Welcome back to the Wild, Wild West, readers! Here is yet another review for a Louis L’Amour novel that you may peruse at your pleasure. I am making up for lost time on this, am I not?
Well, it cannot be helped. I have reviewed lots of other books, and left one of my favorite authors on the shelf. That should not have happened. So now this blogger intends to see to it that a great man’s work is exposed to a good bit of daylight. This time, the focus is another western of Mr. L’Amour’s: Flint.
Jim Flint, under the alias of James T. Kettleman, is headed back west. Having come east to disappear, he is now headed west to do the same. See, Jim Flint is a big, powerful man. He has been strong since boyhood. Who his parents were he has no idea, for he was found and raised by a wandering gunman who only went by the name Flint.
Well, Flint met the end which was the doom of many a gun hand. Jim did not take this too well, and he had a lot to say about it – mostly with his own six-shooter. That is why he disappeared east, taking the name Kettleman when he did, a play on “cattleman.”
Now he is going back. Diagnosed with cancer, Jim Flint is headed back west to die.
His wife, whom he married simply because he wanted company, does not want to wait for the cancer to run its course. While he was back east, Flint made a fortune in the stock market and on many other business ventures. He is one of the wealthiest men in the nation, getting wealthier all the time. So, with her father’s help, Mrs. Kettleman planned to kill Jim.
But she does not know her husband very well, since Flint is a man of sparse speech and very reticent about his past. This meant that she and her father had no idea Jim was good with a gun – and better than the man they sent to kill him at a gambler’s table on a ferry.
They are also initially unaware of the fact that Jim knows they want his money. And he has no intention that they should see a penny more than he wishes to leave them (i.e., he will leave his wife enough to live on, but not in the way she wants to live on it). With his lawyer’s help, he sets up all his assets to be liquidated as he sees fit, making sure his wife and father-in-law will not get his fortune.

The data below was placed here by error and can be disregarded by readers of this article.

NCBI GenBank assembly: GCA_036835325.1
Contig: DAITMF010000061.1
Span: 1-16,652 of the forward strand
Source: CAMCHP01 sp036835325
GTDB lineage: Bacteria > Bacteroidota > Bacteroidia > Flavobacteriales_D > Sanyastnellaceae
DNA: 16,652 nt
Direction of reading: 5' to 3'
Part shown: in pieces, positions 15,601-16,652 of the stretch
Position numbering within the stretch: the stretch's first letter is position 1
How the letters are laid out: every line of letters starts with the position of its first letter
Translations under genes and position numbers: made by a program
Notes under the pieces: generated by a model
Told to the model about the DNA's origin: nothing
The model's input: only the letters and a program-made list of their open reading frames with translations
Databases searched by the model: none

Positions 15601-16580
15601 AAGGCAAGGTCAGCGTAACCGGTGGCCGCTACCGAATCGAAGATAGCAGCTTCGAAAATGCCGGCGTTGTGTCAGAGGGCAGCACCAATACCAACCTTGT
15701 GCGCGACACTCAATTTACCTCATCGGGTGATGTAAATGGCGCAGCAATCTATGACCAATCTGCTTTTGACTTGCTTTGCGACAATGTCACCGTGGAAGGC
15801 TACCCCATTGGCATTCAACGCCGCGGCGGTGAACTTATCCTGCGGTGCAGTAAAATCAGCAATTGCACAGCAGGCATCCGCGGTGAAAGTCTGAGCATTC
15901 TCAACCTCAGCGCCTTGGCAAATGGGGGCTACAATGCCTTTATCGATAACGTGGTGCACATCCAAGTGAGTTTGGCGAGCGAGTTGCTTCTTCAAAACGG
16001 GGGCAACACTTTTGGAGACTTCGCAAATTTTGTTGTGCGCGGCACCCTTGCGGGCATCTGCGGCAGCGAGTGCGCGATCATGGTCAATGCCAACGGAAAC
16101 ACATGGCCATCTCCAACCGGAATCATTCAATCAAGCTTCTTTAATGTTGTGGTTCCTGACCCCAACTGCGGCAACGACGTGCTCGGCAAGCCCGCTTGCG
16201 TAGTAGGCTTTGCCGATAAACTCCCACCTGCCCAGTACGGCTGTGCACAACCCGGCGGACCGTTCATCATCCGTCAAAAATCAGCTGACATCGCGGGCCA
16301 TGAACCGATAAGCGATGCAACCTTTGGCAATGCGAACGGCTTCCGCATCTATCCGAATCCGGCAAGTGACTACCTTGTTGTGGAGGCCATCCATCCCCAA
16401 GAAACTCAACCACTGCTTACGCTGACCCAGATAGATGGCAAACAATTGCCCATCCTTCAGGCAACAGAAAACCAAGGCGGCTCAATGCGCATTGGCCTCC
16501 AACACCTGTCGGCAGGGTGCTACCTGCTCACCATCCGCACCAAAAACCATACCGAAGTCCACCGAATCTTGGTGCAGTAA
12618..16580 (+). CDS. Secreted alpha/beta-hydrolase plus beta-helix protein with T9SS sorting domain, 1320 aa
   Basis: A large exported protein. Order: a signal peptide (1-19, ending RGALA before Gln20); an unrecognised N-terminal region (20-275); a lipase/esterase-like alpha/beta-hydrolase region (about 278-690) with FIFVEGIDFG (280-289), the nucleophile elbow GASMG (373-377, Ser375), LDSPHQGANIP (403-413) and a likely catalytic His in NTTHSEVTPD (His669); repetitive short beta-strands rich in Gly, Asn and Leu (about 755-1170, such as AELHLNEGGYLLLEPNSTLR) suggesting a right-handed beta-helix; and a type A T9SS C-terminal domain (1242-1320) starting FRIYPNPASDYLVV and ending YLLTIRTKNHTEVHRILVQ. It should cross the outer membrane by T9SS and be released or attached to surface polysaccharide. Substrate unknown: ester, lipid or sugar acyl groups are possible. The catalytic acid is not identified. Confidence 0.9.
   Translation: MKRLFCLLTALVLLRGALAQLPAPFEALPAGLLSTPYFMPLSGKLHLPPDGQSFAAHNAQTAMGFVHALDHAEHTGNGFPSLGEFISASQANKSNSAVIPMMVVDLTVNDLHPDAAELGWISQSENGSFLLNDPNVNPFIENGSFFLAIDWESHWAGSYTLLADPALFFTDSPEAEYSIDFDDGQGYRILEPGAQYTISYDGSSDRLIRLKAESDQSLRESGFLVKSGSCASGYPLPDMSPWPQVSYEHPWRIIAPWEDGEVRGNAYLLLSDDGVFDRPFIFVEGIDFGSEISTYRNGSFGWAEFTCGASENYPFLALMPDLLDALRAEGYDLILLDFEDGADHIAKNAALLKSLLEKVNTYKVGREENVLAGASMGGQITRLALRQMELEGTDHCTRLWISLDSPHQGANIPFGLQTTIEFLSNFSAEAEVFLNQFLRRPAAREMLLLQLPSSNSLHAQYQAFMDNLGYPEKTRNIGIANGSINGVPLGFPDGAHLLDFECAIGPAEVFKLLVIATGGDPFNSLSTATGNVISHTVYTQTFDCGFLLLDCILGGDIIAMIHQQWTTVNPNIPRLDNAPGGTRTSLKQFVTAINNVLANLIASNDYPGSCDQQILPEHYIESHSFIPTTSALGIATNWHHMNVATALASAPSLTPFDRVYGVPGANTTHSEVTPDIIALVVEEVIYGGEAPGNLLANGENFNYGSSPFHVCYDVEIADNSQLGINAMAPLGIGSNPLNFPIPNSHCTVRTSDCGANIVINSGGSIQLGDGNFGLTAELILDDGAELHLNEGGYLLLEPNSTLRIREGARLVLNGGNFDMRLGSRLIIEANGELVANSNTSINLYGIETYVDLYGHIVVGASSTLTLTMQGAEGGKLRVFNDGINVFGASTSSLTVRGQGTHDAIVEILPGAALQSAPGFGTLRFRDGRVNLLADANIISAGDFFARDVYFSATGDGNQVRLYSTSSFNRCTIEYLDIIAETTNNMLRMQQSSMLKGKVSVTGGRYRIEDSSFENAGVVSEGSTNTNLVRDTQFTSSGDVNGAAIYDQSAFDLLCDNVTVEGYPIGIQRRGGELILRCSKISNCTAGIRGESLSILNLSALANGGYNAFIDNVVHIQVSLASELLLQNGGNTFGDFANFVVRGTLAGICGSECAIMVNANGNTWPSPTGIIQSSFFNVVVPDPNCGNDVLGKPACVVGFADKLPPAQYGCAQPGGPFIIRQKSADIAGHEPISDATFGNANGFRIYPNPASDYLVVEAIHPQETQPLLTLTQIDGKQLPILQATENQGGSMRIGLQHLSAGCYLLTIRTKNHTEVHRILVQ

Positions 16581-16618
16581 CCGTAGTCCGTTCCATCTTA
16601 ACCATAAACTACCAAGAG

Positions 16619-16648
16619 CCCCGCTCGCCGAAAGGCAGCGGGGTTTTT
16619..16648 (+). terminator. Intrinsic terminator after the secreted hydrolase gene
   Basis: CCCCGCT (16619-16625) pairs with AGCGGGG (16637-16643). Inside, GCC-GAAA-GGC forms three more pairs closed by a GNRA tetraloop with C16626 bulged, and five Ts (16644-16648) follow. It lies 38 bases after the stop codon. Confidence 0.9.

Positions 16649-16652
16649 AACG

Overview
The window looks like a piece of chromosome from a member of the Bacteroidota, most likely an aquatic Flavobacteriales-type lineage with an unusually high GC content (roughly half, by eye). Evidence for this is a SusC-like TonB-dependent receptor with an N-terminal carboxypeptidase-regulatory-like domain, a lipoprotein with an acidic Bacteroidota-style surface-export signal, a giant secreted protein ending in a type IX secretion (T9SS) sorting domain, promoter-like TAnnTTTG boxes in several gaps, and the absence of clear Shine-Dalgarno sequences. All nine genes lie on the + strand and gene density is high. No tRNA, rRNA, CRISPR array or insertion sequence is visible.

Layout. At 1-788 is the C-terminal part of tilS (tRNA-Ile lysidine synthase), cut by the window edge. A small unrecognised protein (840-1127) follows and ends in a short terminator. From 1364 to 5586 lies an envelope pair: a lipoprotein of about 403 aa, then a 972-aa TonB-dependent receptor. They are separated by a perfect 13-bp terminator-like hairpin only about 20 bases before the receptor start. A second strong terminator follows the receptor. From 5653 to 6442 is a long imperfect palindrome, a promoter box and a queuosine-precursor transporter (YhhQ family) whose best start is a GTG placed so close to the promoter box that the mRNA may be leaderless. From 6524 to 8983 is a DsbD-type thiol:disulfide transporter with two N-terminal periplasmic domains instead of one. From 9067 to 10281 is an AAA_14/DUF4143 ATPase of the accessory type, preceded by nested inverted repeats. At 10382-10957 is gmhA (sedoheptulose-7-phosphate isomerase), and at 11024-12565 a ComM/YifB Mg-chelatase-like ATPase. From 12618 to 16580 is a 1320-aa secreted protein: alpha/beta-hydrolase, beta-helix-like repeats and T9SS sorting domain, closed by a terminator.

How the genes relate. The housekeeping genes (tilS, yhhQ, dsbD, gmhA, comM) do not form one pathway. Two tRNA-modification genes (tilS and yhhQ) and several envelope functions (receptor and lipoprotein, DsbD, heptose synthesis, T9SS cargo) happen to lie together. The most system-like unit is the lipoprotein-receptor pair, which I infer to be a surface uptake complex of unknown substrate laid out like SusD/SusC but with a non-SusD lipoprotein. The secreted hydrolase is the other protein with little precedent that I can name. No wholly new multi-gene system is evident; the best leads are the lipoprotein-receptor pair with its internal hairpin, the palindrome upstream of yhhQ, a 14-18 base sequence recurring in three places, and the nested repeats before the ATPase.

Now, on the train west, Flint spots a man who is definitely trouble. This man is Buckdun, a hired killer. Jim does not know his name yet, but he knows his type; dangerous as you can find. Jim Flint also spots a very pretty young woman on the train whose name he overhears: Nancy Kerrigan.
Now Nancy Kerrigan, owner of the Kaybar Ranch, has her own problems. Settlers are streaming west, and a former political animal – now styling himself a businessman – has come to the locale of her ranch from back east to make his fortune in the unimaginable wealth of the west. Port Baldwin is trying to become a power in the area. This concerns Nancy because her ranch, the Kaybar, is a land claim. She has no title, no deed, for it. Her father purchased some of the ranch land from the Indians, but Indians do not give out titles or deeds. What is more, one Indian can always claim that those Indians who sold the land had no right to sell it.
This puts her ranch and livelihood in serious jeopardy. Her father and her uncle built the ranch up over the years, held it against Indian attacks (which she lived through), and she does not want to lose it. The Kaybar is her home, and she intends to hold it no matter what.
The biggest, most immediate problem with this is that Port Baldwin has started to brew a range war. Range wars are ugly, violent affairs that can end very badly for those involved. And when Nancy sends one of her hands out to file a claim on the Kaybar so she can later buy the rights back from him, along with several others, the man is ambushed and left for dead.
Enter Jim Flint, who has no intention of getting caught up in a range war but who also does not care if he lives through it or dies in it, since he is going to die anyway. And a man who has nothing to lose is a one big bag of terrifying. With no fear of his own death, Flint cannot be forced to simply back down. If you want him out of your way, you will have to kill him. And he is a hard man to kill.
Flint is one of L’Amour’s more complex stories. Jim Flint does not fit the type of the western hero with which we are all familiar; even among L’Amour’s own stock of protagonists, he stands out. He is different, harsher, because he is going to die…
Or is he?
From here, you will have to break your own trail, readers. Have fun reading Flint, and may you find many more L’Amour stories to interest you as time goes by!
May there be a road!
The Mithril Guardian